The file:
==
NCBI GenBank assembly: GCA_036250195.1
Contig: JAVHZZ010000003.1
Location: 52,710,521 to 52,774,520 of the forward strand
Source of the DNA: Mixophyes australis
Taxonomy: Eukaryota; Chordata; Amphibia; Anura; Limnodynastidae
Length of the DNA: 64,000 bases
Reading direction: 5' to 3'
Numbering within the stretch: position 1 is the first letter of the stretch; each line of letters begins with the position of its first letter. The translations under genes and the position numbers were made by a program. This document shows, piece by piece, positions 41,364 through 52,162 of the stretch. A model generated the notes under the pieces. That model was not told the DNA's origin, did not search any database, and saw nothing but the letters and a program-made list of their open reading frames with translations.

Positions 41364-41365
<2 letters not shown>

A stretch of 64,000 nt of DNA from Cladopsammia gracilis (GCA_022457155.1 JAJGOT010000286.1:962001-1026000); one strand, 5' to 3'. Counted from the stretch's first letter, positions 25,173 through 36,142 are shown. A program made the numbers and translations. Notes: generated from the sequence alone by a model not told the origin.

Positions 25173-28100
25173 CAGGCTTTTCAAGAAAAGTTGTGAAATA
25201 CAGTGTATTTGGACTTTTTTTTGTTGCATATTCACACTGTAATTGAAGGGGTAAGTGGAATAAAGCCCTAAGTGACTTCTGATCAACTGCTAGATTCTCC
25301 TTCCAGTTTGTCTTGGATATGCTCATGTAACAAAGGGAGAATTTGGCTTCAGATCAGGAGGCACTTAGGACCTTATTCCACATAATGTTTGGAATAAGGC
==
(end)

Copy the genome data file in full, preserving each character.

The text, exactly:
NCBI GenBank assembly: GCA_036250195.1
Contig: JAVHZZ010000003.1
Location: 52,710,521 to 52,774,520 of the forward strand
Source of the DNA: Mixophyes australis
Taxonomy: Eukaryota; Chordata; Amphibia; Anura; Limnodynastidae
Length of the DNA: 64,000 bases
Reading direction: 5' to 3'
Numbering within the stretch: position 1 is the first letter of the stretch; each line of letters begins with the position of its first letter. The translations under genes and the position numbers were made by a program. This document shows, piece by piece, positions 41,364 through 52,162 of the stretch. A model generated the notes under the pieces. That model was not told the DNA's origin, did not search any database, and saw nothing but the letters and a program-made list of their open reading frames with translations.

Positions 41364-41365
<2 letters not shown>

A stretch of 64,000 nt of DNA from Cladopsammia gracilis (GCA_022457155.1 JAJGOT010000286.1:962001-1026000); one strand, 5' to 3'. Counted from the stretch's first letter, positions 25,173 through 36,142 are shown. A program made the numbers and translations. Notes: generated from the sequence alone by a model not told the origin.

Positions 25173-28100
25173 CAGGCTTTTCAAGAAAAGTTGTGAAATA
25201 CAGTGTATTTGGACTTTTTTTTGTTGCATATTCACACTGTAATTGAAGGGGTAAGTGGAATAAAGCCCTAAGTGACTTCTGATCAACTGCTAGATTCTCC
25301 TTCCAGTTTGTCTTGGATATGCTCATGTAACAAAGGGAGAATTTGGCTTCAGATCAGGAGGCACTTAGGACCTTATTCCACATAATGTTTGGAATAAGGC